The Band Wagon

The Band Wagon is a 1953 American musical-comedy film directed by Vincente Minnelli, starring Fred Astaire and Cyd Charisse. It tells the story of an aging musical star who hopes a Broadway show will restart his career. However, the play's director wants to make it a pretentious retelling of the Faust legend and brings in a prima ballerina who clashes with the star. Along with Singin' in the Rain (1952), it is regarded as one of the finest of the Metro-Goldwyn-Mayer musicals, although it was only a modest box-office success on first release. The songs were written by the team of composer Arthur Schwartz and lyricist Howard Dietz. (Schwartz was a prolific Hollywood composer who teamed with numerous lyricists over the years, while Dietz, a studio publicist, generally collaborated with Schwartz.) Some of the songs in the film had been created for the original 1931 Broadway musical by Schwartz and Dietz which was also called The Band Wagon, with a book by George S. Kaufman and starring Fred Astaire and his sister Adele. The movie's dances and musical numbers were staged by Michael Kidd. The song "That's Entertainment!", which Schwartz and Dietz wrote specifically for the film, was a hit and has become a standard. Another song orchestrated by Conrad Salinger, "Dancing in the Dark", is considered part of the Great American Songbook and was from the original Broadway production. Astaire's early number in the film, "A Shine On Your Shoes" was actually written for a 1932 Broadway revue with music and lyrics by Dietz and Schwartz called Flying Colors. It had originally been performed by the dancing team of Buddy and Vilma Ebsen. In the movie version of The Band Wagon, the song was reworked to show off Astaire's musical talents. The film was nominated for Academy Awards for Best Costume Design, Color, Best Music, Scoring of a Musical Picture and Best Writing, Story and Screenplay. Screenwriters Betty Comden and Adolph Green, who received the nomination for the screenplay, patterned the film's characters Lester and Lily Marton after themselves, although the fictional characters were a married couple and Comden and Green were not romantically involved. In 1995, The Band Wagon was selected for preservation in the United States National Film Registry by the Library of Congress as being "culturally, historically, or aesthetically significant". In 2006, this film ranked #17 on the American Film Institute's list of best musicals.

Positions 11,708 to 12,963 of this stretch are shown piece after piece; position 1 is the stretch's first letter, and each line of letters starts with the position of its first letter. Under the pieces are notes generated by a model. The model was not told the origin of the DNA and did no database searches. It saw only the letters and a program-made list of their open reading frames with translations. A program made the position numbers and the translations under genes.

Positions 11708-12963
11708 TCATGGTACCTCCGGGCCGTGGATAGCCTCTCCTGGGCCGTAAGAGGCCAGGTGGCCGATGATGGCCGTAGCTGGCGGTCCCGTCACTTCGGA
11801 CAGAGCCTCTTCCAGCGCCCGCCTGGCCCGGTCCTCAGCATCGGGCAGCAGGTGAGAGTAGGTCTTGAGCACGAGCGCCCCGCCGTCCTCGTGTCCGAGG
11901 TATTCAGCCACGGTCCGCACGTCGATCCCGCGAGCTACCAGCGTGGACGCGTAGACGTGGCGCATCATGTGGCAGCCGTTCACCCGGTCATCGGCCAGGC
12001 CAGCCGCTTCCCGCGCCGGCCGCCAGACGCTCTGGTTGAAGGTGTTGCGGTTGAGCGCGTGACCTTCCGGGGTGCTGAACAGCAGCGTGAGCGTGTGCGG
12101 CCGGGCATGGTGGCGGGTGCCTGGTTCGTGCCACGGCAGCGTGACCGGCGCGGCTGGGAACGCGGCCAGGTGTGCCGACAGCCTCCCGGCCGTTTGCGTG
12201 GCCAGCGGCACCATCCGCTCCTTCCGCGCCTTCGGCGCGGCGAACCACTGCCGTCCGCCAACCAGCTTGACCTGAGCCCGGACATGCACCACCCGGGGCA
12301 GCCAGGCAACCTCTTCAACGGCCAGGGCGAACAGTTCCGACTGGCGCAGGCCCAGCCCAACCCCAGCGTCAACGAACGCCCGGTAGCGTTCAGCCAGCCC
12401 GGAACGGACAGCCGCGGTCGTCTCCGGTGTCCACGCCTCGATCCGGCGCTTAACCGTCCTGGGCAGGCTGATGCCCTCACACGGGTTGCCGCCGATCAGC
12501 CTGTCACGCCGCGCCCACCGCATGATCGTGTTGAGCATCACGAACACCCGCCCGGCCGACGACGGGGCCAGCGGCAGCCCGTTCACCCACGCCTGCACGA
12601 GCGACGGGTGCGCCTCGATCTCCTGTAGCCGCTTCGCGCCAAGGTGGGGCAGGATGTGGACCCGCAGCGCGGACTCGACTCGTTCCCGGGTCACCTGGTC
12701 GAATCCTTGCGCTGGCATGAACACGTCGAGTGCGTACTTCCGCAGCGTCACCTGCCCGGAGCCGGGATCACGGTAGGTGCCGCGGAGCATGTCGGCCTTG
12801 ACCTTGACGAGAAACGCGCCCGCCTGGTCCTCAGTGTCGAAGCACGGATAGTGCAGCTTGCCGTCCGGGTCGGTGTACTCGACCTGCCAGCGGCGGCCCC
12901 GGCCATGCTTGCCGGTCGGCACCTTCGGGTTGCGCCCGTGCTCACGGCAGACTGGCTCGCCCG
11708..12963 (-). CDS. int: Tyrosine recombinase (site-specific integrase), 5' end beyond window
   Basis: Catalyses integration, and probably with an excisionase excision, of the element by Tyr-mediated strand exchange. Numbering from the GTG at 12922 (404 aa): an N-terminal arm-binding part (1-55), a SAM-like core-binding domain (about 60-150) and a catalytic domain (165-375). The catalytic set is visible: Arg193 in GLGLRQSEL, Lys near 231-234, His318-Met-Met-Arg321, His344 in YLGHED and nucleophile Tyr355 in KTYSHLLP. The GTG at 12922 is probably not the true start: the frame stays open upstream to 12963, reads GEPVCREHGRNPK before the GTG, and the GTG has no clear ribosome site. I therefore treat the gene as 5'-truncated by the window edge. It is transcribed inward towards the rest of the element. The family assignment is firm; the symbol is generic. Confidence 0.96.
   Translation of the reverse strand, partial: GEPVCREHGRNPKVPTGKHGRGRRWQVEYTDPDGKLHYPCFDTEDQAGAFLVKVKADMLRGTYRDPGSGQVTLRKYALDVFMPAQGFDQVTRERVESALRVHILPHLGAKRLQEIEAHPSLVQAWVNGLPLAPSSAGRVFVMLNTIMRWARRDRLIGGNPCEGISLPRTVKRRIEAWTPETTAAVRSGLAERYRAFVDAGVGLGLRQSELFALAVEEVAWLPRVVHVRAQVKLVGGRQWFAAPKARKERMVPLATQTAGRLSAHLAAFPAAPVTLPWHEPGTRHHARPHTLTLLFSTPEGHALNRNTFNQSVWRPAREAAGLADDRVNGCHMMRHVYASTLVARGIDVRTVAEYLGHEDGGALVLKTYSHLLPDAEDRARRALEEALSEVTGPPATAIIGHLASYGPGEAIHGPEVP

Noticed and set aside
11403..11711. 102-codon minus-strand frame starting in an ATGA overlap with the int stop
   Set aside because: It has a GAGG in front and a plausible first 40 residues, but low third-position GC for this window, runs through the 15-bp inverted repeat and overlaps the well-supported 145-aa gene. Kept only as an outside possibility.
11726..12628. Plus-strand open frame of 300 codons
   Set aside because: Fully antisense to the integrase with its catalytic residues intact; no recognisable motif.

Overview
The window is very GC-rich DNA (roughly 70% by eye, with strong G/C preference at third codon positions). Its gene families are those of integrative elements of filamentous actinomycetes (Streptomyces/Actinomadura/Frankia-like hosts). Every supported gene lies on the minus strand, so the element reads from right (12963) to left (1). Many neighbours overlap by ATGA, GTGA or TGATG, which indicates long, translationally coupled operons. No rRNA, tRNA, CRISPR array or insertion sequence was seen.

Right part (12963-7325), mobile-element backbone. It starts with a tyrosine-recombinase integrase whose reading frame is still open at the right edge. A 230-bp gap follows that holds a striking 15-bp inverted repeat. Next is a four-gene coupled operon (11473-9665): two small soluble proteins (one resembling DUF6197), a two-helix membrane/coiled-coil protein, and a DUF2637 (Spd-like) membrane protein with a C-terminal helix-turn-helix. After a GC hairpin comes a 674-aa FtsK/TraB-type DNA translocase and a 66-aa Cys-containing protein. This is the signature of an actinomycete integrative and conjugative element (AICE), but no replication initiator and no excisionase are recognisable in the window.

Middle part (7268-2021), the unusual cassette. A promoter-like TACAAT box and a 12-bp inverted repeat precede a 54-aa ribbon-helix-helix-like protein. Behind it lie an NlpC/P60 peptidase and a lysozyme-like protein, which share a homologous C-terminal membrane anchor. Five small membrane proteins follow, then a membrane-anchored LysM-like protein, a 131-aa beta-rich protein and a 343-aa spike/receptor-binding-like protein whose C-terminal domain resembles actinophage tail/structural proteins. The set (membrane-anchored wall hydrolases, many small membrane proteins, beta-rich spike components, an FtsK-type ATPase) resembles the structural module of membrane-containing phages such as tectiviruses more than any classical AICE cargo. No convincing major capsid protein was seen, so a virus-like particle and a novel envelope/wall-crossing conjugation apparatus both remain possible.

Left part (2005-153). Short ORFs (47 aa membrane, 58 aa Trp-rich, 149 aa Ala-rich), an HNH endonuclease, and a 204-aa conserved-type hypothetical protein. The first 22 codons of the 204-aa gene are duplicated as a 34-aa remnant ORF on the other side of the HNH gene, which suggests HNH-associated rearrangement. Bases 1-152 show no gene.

Production: MGM Home Entertainment
  Nominated for 3 Oscars. Another 2 wins & 1 nomination.
 
IMDB:
7.6
Rotten Tomatoes:
100%
PASSED
Year:
1953
112
154 Views

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